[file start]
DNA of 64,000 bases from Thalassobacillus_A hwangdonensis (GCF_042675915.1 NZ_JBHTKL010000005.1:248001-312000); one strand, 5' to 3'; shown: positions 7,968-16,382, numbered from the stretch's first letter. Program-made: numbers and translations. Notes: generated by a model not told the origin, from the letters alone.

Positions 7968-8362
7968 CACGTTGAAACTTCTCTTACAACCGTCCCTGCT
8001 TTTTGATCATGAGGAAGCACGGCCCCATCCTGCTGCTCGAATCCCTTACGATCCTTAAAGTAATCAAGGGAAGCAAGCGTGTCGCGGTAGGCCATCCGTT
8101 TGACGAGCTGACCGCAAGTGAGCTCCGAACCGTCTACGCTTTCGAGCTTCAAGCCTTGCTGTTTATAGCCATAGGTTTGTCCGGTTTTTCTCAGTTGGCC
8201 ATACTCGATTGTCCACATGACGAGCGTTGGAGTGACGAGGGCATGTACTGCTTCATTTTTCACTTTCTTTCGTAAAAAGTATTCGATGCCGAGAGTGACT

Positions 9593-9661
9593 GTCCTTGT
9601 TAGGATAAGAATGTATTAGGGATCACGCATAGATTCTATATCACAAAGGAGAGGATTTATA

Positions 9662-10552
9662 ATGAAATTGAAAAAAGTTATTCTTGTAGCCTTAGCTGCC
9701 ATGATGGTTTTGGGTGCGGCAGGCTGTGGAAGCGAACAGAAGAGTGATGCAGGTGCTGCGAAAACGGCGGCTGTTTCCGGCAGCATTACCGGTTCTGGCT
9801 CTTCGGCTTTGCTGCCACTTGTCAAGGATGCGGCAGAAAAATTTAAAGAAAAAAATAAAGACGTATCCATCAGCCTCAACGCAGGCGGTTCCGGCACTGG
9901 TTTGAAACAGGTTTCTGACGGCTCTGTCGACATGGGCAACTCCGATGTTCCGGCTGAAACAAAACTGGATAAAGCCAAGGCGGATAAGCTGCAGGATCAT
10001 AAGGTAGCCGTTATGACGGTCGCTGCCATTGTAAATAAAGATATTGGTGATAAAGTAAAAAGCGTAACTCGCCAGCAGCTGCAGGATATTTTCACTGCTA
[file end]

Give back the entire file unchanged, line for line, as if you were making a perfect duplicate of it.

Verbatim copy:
DNA of 64,000 bases from Thalassobacillus_A hwangdonensis (GCF_042675915.1 NZ_JBHTKL010000005.1:248001-312000); one strand, 5' to 3'; shown: positions 7,968-16,382, numbered from the stretch's first letter. Program-made: numbers and translations. Notes: generated by a model not told the origin, from the letters alone.

Positions 7968-8362
7968 CACGTTGAAACTTCTCTTACAACCGTCCCTGCT
8001 TTTTGATCATGAGGAAGCACGGCCCCATCCTGCTGCTCGAATCCCTTACGATCCTTAAAGTAATCAAGGGAAGCAAGCGTGTCGCGGTAGGCCATCCGTT
8101 TGACGAGCTGACCGCAAGTGAGCTCCGAACCGTCTACGCTTTCGAGCTTCAAGCCTTGCTGTTTATAGCCATAGGTTTGTCCGGTTTTTCTCAGTTGGCC
8201 ATACTCGATTGTCCACATGACGAGCGTTGGAGTGACGAGGGCATGTACTGCTTCATTTTTCACTTTCTTTCGTAAAAAGTATTCGATGCCGAGAGTGACT

Positions 9593-9661
9593 GTCCTTGT
9601 TAGGATAAGAATGTATTAGGGATCACGCATAGATTCTATATCACAAAGGAGAGGATTTATA

Positions 9662-10552
9662 ATGAAATTGAAAAAAGTTATTCTTGTAGCCTTAGCTGCC
9701 ATGATGGTTTTGGGTGCGGCAGGCTGTGGAAGCGAACAGAAGAGTGATGCAGGTGCTGCGAAAACGGCGGCTGTTTCCGGCAGCATTACCGGTTCTGGCT
9801 CTTCGGCTTTGCTGCCACTTGTCAAGGATGCGGCAGAAAAATTTAAAGAAAAAAATAAAGACGTATCCATCAGCCTCAACGCAGGCGGTTCCGGCACTGG
9901 TTTGAAACAGGTTTCTGACGGCTCTGTCGACATGGGCAACTCCGATGTTCCGGCTGAAACAAAACTGGATAAAGCCAAGGCGGATAAGCTGCAGGATCAT
10001 AAGGTAGCCGTTATGACGGTCGCTGCCATTGTAAATAAAGATATTGGTGATAAAGTAAAAAGCGTAACTCGCCAGCAGCTGCAGGATATTTTCACTGCTA